I've been a software developer in the commercial world for over two decades. In the commercial world, projects tend to be developed to a price, and against a deadline. This causes all manner of constraints that don't afflict startups and open source projects. We can therefore flip the problems that afflict commercial projects into some powerful advice.

Take your time

If you're building your own project, you probably don't have a deadline. Take time and do things properly. Never cut corners, and never do things the easy way when there's a choice between the easy way, and the right way. You will pay for short-sighted decisions later.

Don't waste money

If you have venture funding, don't waste it - aim to make your runway as long as possible. If you don't have longer-term plans for the project you're building, you need to re-consider what you're doing. While it's exciting to bet the farm on a single idea, if it's a good idea it's going to get copied - so you need to start out with continual development in mind - and that requires a long runway.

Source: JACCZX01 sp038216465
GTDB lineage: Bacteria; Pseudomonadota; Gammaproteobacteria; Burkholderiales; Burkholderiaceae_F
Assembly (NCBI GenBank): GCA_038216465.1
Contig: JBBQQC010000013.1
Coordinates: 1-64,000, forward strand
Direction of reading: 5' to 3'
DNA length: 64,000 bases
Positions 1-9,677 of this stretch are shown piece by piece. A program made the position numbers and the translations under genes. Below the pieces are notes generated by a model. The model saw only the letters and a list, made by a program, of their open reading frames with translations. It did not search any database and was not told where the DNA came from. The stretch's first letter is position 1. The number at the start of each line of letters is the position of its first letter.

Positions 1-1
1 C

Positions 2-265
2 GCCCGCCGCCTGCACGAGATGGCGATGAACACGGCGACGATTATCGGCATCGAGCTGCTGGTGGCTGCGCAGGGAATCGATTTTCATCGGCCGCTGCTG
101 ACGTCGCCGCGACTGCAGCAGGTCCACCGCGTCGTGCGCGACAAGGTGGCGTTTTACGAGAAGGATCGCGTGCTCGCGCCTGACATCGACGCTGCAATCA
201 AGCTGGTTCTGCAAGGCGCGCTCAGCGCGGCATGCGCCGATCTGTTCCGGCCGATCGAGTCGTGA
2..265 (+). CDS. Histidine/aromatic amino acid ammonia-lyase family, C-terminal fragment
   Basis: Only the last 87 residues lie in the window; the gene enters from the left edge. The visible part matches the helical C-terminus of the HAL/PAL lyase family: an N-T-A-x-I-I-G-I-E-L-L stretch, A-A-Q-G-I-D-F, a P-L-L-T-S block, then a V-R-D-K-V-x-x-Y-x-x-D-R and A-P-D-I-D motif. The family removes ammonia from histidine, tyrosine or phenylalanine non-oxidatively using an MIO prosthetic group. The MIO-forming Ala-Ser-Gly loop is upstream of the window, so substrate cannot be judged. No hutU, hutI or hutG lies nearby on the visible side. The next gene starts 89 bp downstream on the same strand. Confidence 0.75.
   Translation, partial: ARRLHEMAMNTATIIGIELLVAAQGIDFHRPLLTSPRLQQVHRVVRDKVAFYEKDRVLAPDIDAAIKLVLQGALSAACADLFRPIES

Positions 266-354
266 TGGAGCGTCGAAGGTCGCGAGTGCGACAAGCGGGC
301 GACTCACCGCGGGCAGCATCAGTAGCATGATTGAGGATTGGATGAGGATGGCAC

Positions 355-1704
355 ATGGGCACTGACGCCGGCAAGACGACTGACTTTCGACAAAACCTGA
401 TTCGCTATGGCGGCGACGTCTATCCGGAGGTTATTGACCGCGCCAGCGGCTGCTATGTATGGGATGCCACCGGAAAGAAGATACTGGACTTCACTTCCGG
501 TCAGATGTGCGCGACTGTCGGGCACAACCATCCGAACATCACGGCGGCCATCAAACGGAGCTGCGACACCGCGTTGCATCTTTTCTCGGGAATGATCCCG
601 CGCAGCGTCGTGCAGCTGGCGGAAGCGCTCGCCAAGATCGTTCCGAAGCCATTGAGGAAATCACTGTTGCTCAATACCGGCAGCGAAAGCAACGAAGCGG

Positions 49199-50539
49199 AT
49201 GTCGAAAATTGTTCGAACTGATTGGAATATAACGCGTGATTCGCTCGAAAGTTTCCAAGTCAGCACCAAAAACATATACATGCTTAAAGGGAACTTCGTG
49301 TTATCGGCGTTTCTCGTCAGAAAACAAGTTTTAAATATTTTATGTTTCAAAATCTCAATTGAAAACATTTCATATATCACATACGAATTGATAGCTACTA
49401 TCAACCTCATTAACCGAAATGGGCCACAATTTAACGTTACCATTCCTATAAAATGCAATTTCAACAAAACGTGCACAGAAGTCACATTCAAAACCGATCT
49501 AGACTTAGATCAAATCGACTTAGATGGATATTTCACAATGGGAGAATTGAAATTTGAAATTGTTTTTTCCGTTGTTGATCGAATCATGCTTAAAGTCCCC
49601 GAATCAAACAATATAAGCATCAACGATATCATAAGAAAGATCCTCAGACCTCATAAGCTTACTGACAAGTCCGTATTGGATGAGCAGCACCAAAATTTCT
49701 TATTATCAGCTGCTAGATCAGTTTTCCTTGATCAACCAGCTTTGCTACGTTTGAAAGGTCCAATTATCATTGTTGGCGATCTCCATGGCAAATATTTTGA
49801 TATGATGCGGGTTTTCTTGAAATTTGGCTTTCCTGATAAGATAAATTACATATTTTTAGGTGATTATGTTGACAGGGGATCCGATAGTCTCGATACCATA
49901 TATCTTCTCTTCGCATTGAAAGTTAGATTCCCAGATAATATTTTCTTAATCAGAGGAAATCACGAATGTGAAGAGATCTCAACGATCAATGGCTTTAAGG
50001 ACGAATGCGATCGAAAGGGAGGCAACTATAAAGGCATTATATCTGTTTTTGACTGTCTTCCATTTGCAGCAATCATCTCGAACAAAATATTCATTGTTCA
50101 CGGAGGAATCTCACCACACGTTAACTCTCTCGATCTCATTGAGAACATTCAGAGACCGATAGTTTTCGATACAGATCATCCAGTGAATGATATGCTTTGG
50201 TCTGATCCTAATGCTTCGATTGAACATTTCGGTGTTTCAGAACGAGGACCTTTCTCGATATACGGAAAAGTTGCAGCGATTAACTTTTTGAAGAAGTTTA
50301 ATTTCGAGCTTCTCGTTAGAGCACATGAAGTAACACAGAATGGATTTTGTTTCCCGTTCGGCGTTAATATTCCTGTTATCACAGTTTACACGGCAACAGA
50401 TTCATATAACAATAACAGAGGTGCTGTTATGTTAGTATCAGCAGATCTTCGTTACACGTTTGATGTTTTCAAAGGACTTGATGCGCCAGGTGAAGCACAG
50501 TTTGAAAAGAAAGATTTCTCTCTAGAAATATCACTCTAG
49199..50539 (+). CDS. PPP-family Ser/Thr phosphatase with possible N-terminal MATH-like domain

Don't rely on Agile

Many people think of Agile development as "figuring it out as we go" - this is a colossal mistake. If you don't have a bigger picture in mind when you start, you end up paying enormously in code tax - turning the code-base inside out to allow further extension or expansion later on. If you have some idea where you're headed at the start, pay some of the code tax up-front. Build the end-points, objects, and structures for future functionality at the start. Think of it as sketching out a map of the future.

Eat your own dog food

Perhaps one of the most repeated mistakes - where first-party interfaces use a private API, and third-party interfaces use an entirely different public API. Granted, the first-party interface might have more capabilities - so implement simple permissions to handle it. Why create spaghetti code, historical dependency hell, and mistrust from consumers when you can have one elegant framework.

Don't try to build Rome in a day

Don't load your project with a hundred features that work fairly well - build core features that work really well. You're going to fight hard to attract consumers of your product or service - the last thing you want to do is take little-used features away from them. Sure, you can dress up deprecation as a precursor to new features, but it will erode trust, and users tend to use products in entirely unpredictable ways - there will be a subset of users actively using the thing you want to remove or change, and it will be a deal-breaker for them.

Food for thought. Go slowly, be careful, plan ahead, eat your own dog food, and don't try to build Rome in a day.